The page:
One, I remember losing a shoe during a solo ballet performance when I was just seven or so, and as I recall it now through my mother’s stories, I didn’t hesitate one moment before kicking the other shoe off the stage just to carry on dancing. Two, I remember the most special Chinese fountain pen given to me, which I felt brought the furthest world closer to me at such a young age. And three, I remember waking up to the sounds of sheep every summer day, as I was living next to an open field where sheep were brought from the mountains to graze and maintain the grass for the local field planes. I suppose all those moments come together now in the many stories and works I have written about movement and dance.
What work of art do you wish you created?
Tough one. I generally do not refer to my work as art. It becomes that only when seen as such by others. For me, creating is all about meaningful conversations. They just need to happen.
What elements of your work connect with or are inspired by nature and the environment?
My work, either filmed, written or performed, starts with residing at specific places outdoors. I love to do a lot of location scouting, and a lot of that happens just over random visits, walks or hiking trips as well. I love to return to such places, and ponder in reflective movement there, letting the place speak through the process itself. I often leave the meaning of such encounters very open too, without trying to over-interpret things. I just know that part of me gives something to the site I visit and the site will carry on its presence within me as well. And that nourishment often becomes more important than any artistic result.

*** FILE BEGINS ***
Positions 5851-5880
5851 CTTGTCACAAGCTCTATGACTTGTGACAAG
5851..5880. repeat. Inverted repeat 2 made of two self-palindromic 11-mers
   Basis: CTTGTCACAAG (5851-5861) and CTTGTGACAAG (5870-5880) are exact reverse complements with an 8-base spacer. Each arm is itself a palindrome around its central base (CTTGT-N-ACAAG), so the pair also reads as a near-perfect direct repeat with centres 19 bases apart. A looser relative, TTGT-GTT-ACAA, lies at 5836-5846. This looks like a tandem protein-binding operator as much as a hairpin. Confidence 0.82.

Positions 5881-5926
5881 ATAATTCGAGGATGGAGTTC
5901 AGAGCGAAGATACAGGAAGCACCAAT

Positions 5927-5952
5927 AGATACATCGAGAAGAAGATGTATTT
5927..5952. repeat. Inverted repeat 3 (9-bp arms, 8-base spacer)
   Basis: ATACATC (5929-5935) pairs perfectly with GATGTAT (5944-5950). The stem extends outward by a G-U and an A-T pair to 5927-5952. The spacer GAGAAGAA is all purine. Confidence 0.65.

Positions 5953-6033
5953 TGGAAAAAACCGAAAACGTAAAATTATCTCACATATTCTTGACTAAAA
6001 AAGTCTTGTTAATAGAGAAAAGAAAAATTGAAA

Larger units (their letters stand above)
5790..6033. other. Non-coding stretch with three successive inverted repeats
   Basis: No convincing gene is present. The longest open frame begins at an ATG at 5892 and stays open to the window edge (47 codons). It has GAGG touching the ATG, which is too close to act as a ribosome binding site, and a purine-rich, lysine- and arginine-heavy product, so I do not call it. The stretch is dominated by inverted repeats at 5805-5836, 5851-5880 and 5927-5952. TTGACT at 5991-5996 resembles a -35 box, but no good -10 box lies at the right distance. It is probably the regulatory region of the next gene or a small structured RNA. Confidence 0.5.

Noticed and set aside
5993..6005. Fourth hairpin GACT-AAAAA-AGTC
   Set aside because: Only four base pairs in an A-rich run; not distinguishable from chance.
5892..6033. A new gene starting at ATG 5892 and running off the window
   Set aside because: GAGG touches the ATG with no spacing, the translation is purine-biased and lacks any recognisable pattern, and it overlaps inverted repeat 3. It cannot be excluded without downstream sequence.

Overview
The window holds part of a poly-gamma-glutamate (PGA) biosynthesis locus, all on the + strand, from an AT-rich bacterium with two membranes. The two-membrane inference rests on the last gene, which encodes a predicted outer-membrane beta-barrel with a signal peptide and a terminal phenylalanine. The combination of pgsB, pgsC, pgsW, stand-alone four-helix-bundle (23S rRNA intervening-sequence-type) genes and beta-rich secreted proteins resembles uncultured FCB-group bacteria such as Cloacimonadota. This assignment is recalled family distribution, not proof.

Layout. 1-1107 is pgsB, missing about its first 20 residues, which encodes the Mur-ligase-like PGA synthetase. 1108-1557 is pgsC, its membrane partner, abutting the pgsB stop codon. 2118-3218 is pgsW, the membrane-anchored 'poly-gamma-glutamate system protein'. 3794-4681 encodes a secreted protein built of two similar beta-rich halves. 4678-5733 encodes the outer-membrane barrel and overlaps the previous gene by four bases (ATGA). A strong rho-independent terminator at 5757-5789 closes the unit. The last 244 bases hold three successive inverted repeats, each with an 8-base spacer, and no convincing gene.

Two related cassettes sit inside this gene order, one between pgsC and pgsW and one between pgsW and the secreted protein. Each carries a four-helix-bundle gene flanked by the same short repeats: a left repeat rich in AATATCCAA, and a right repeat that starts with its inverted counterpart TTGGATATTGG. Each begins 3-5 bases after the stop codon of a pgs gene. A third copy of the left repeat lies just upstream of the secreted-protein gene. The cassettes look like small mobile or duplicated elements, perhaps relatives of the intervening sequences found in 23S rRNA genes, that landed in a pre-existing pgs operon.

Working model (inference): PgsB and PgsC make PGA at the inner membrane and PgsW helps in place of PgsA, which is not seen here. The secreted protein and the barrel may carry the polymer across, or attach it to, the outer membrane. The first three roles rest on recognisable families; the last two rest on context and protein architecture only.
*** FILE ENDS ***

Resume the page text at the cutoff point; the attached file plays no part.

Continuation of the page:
What does nature mean in your day to day life?
Being outdoors means living the real life to me. I chase my kids outdoors the moment I see any daily opportunity, which, in Aberdeen, often means catching the morning sun! Spending time hiking, playing at the dunes, running with our dog, or just walking and giving names to the trees on our paths are one of our favourite things to do. We live on the outskirts, where it takes just 5 minutes’ walk to find a lovely embrace of the forests and the Aberdonian views of landscapes cradled between the mountains and the sea. I grew up waiting for good weather to take a walk, as a standard, yet these days I appreciate all weather! Finding inspiration in the rain is so easy.
How do you know when a work is finished?
Oh, does one ever? I think time decides itself, really, which translates into a feeling about it. Or maybe the work is just done with me when it feels complete, haha. Either way, it always takes two to create something, and only one to go a different way…
What music inspires your practice?
Oh, that’s easy. I grew up on soul, R&B and some smooth jazz. I adore open melodies, and earthy, playful rhythms. A lot of it grows into pop these days, which makes me smile a lot, as I grew up feeling completely at odds with common rock or pop of the 80’s and 90’s. Most of the time though, I just open a window and listen… while I move. I have trees literally growing into my study windows too, in Kingswells. A green bliss filled with melodies, chirp and chatter.